SpeakerJames H. Billington
InstitutionLibrary of Congress
SubjectA Summary View of the Rights of British America
A Summary View of the Rights of British America was the fiery pamphlet that Thomas Jefferson wrote as a 31-year old member of the Virginia House of Burgesses that established his reputation as a forceful champion of American rights and led to his being asked, two years later, to draft the American Declaration of Independence.
Thomas Jefferson wrote the Summary View as a proposed set of instructions to Virginia delegates to the First Continental Congress in Philadelphia. The pamphlet was then published anonymously in Williamsburg by Clementina Rind, one of the earliest female printers in America.
Jefferson shifted the blame for the rising tensions in the relations between Great Britain and the colonies away from the British Parliament. He directly blamed King George III, for the breakdown in relations.
He argued that the colonies had repeatedly petitioned King George for less oppressive taxes, but the king had failed to respond. Jefferson emphasized that human rights were derived from the laws of nature, not from a king.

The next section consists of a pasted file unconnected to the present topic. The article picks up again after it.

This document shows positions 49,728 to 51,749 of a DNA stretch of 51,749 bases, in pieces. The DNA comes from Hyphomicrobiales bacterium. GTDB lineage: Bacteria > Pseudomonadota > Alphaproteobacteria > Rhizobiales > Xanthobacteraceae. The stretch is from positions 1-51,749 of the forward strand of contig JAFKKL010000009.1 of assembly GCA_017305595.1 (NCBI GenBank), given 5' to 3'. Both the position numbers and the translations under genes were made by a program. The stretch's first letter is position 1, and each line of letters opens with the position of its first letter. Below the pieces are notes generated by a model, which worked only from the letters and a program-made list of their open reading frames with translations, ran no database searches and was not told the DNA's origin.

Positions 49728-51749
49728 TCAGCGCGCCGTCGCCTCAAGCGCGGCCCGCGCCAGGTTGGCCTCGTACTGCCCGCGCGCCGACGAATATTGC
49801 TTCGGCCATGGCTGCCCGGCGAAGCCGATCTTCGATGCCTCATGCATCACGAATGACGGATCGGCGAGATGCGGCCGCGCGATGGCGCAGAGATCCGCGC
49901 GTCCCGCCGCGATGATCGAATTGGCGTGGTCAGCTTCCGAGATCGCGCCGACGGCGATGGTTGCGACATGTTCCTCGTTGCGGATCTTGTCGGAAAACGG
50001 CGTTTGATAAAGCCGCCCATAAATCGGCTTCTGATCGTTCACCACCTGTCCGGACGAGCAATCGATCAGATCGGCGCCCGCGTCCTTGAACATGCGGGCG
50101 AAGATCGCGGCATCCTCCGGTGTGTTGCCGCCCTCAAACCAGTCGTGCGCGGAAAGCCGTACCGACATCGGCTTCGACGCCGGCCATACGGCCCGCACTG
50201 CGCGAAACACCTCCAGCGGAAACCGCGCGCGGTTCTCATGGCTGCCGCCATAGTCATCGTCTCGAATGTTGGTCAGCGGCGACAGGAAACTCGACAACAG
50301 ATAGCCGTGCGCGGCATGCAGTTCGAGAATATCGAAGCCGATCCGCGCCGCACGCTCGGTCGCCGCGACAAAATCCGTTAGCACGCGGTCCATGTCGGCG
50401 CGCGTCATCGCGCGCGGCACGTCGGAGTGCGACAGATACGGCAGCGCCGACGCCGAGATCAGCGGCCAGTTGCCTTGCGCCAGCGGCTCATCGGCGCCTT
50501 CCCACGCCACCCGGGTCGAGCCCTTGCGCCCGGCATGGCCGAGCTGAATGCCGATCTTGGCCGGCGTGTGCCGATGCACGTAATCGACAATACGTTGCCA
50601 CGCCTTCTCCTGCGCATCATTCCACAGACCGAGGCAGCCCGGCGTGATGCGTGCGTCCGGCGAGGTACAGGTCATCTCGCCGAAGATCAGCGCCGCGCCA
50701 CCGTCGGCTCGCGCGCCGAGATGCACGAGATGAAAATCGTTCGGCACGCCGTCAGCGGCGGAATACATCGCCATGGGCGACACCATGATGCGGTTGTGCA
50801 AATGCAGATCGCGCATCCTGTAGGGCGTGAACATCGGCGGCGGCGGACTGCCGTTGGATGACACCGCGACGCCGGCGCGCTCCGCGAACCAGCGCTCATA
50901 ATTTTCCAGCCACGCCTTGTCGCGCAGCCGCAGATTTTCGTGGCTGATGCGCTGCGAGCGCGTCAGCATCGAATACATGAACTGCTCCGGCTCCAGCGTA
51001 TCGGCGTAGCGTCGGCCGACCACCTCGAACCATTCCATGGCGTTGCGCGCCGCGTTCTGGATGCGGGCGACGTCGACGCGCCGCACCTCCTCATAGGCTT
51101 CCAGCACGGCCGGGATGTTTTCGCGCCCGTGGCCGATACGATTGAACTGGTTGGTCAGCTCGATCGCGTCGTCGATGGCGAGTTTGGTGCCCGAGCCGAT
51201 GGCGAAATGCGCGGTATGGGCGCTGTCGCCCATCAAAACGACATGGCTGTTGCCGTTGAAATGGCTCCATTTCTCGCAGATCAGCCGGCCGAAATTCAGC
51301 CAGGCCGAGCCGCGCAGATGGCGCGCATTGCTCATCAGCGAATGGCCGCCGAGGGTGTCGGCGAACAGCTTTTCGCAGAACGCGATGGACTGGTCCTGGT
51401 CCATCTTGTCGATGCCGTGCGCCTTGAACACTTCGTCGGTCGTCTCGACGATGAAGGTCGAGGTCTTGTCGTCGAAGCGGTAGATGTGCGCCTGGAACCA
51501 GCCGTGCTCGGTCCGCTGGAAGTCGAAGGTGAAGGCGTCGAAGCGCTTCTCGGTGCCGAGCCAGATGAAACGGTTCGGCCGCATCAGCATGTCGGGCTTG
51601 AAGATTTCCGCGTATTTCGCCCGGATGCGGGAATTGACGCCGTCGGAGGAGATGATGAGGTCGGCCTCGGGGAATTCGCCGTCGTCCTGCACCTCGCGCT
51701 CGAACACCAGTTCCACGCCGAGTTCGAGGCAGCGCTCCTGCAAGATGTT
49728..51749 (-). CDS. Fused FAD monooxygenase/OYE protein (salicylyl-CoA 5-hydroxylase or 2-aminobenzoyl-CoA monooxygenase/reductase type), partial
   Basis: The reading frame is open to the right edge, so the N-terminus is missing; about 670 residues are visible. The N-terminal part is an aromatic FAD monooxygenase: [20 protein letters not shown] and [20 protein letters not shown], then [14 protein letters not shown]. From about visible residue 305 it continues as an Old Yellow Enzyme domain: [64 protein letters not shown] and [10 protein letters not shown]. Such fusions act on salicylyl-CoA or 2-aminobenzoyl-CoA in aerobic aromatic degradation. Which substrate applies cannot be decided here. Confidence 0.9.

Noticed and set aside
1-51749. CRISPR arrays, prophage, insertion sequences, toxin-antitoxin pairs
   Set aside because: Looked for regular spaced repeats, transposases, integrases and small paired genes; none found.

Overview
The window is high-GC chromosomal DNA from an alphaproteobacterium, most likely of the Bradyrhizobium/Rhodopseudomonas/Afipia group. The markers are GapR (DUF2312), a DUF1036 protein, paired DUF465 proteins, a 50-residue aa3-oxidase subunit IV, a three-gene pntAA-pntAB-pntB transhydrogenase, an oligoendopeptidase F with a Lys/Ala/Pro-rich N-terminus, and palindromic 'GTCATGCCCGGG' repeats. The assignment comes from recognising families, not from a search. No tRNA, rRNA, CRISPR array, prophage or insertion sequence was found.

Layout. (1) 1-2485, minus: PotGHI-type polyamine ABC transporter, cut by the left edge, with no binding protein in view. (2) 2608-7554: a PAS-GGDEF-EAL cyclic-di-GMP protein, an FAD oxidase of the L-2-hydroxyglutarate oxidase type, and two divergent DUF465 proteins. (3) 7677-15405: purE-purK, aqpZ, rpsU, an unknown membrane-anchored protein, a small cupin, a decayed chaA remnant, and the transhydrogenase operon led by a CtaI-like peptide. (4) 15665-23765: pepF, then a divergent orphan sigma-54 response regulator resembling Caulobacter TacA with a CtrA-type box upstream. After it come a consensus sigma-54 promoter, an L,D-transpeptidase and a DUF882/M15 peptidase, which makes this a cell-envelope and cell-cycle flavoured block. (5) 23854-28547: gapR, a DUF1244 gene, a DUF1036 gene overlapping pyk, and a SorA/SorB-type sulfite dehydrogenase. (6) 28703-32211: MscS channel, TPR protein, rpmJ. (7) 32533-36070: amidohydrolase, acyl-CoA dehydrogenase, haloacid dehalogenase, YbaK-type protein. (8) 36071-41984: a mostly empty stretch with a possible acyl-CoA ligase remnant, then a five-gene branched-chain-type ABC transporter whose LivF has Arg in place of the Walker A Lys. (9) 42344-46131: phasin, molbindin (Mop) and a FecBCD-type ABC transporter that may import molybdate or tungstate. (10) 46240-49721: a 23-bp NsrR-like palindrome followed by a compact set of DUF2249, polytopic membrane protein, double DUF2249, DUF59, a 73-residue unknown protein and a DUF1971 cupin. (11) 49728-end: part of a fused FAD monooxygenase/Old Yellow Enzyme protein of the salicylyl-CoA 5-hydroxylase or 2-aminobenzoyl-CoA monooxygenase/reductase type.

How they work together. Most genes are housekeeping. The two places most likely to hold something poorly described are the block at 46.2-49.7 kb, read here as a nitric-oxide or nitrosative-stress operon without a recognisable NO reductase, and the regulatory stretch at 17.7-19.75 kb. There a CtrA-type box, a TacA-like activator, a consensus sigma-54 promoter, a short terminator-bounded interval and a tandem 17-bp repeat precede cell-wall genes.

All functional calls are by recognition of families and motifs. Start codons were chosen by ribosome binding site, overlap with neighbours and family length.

The version of the Summary View shown on the World Digital Library is Thomas Jefferson’s personal copy. In it, Jefferson proudly inscribed his name as author on the title page, and made edits in the text to strengthen his argument.
The printed text states that when legislative bodies are dissolved, “the power reverts to the people, who may exercise it to unlimited extent in any way that they may think proper.” Directly addressing the king in the form of a petition, Jefferson, in his handwritten annotation, claims that the people have the right -- should they so decide -- “to lay the throne of your majesty prostrate, or to discontinue their connection with the British empire.”
The severing of the connection with the British Empire indeed happened two years later, when the Continental Congress voted to declare independence from Britain and asked Thomas Jefferson to draft the declaration, largely on the strength of the reputation he had established as a masterful writer and passionate advocate of American rights in the Summary View.